# Am I permitted to use the truth of the base case during the inductive step in a proof using weak induction?

The principle of mathematical induction says that if $S(n)$ is some mathematical assertion about the natural number $n$ such that if $S(1)$ is true, and if the truth of $S(n)$ implies the truth of $S(n+1)$, then $S(n)$ is true for every natural number $n$. Some books refer to this principle as weak induction.

Strong induction allows me to assume that $S(\, j \,)$ is true for all natural numbers $1 \leq j \leq n$; however, the book I am using does not mention it, so I assume that I cannot use it.

Question In general, is it permissible to use the truth of the base case during the inductive step when employing weak induction?

Here is the particular problem I am working on, which comes from Fitzpatrick's Advanced Calculus text.

I have to prove that if $n$ is a natural number, and $S(m)$ is the statement concerning the natural number $m$, "If m < n, then $n-m \in \mathbb{N}$". During the inductive step, I assumed that $m+1 < n$. I then reasoned that if I could show that $n-1$ is a natural number, then the proof follows immediately. However, in order to show that $n-1$ is a natural number, I demonstrated that if $n>m+1$, then $n>1$, which from the base case implies $n-1 \in \mathbb{N}$.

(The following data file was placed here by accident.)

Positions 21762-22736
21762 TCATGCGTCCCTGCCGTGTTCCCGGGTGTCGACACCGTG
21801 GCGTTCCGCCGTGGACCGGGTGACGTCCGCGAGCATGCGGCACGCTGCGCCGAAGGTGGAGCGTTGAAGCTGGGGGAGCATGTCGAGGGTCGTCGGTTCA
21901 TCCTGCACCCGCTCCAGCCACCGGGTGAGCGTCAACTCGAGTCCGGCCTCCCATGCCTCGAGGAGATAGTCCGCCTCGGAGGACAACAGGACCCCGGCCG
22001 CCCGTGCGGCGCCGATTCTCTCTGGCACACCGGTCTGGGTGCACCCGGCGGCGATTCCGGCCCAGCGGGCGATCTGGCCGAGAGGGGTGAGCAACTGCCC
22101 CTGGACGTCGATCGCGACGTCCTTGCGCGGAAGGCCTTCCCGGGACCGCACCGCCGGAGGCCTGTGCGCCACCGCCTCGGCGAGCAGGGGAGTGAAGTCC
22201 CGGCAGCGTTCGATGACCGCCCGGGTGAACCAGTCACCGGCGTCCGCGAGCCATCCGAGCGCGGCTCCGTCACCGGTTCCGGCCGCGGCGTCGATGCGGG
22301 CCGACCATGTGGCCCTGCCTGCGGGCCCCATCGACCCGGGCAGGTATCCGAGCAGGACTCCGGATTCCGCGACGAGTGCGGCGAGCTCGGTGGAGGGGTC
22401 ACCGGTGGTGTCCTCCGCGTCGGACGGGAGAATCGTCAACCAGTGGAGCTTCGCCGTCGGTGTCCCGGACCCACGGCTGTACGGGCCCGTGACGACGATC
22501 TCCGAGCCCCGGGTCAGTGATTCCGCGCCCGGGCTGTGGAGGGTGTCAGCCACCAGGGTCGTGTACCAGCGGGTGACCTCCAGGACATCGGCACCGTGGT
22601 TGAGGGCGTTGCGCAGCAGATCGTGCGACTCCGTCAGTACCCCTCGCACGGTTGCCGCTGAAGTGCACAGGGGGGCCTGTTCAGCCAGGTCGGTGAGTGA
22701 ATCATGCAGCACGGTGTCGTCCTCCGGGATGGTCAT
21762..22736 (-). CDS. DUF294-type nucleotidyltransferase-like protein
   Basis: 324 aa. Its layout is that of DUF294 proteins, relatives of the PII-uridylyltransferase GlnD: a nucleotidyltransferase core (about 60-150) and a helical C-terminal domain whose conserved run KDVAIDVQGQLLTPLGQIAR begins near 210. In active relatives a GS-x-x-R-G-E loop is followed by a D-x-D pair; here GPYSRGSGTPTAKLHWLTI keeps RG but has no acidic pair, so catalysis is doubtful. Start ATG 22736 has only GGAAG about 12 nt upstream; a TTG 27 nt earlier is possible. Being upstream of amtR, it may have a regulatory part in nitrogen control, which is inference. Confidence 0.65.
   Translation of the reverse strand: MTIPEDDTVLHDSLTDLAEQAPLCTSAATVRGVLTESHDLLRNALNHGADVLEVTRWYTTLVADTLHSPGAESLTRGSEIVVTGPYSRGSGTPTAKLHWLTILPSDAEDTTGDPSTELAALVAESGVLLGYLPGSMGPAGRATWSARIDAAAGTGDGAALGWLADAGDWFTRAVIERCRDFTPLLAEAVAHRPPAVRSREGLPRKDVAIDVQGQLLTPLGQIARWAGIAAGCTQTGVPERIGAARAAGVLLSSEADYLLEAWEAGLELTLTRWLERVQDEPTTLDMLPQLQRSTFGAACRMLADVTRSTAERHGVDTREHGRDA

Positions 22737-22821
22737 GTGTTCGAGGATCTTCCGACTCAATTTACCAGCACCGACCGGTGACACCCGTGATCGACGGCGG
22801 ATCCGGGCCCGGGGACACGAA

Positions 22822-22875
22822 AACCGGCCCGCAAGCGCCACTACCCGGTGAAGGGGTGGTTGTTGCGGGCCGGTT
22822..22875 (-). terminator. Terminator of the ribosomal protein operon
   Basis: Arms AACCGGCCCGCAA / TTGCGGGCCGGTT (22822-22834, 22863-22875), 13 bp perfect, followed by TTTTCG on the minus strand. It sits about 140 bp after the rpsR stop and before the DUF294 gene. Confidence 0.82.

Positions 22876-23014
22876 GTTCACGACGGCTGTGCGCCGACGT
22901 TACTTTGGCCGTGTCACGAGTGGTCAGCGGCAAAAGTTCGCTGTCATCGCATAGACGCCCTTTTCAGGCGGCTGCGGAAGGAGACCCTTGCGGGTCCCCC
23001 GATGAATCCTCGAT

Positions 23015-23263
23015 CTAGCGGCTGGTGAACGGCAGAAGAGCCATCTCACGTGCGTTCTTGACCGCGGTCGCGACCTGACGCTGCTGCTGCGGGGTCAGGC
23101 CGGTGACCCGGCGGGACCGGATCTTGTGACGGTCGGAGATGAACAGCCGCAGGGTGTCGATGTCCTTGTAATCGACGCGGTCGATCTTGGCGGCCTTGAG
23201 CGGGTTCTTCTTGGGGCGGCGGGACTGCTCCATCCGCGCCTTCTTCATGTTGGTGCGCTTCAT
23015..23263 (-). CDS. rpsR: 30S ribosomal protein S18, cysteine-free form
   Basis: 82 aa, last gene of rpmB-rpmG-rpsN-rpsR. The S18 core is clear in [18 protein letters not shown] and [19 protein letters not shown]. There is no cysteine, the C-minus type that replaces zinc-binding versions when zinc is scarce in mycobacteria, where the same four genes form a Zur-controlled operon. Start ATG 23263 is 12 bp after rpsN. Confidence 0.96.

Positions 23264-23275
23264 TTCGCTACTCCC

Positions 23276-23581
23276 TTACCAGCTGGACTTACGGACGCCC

• Yes, of course. – Andrés E. Caicedo Jun 6 '18 at 14:28
• Yes, of course you can, since it has been established at the initial step: it's not a hypothesis. – Bernard Jun 6 '18 at 14:28
• Thanks, guys. I can't believe I never realized that I could do that even though I've been using induction for years haha. – Jay Dunivin Jun 6 '18 at 14:29
• Btw. You can use strong induction in disguise by proving with weak induction the assertion $T(n):=S(k)\text{ is true for every }k\leq n$ – drhab Jun 6 '18 at 14:31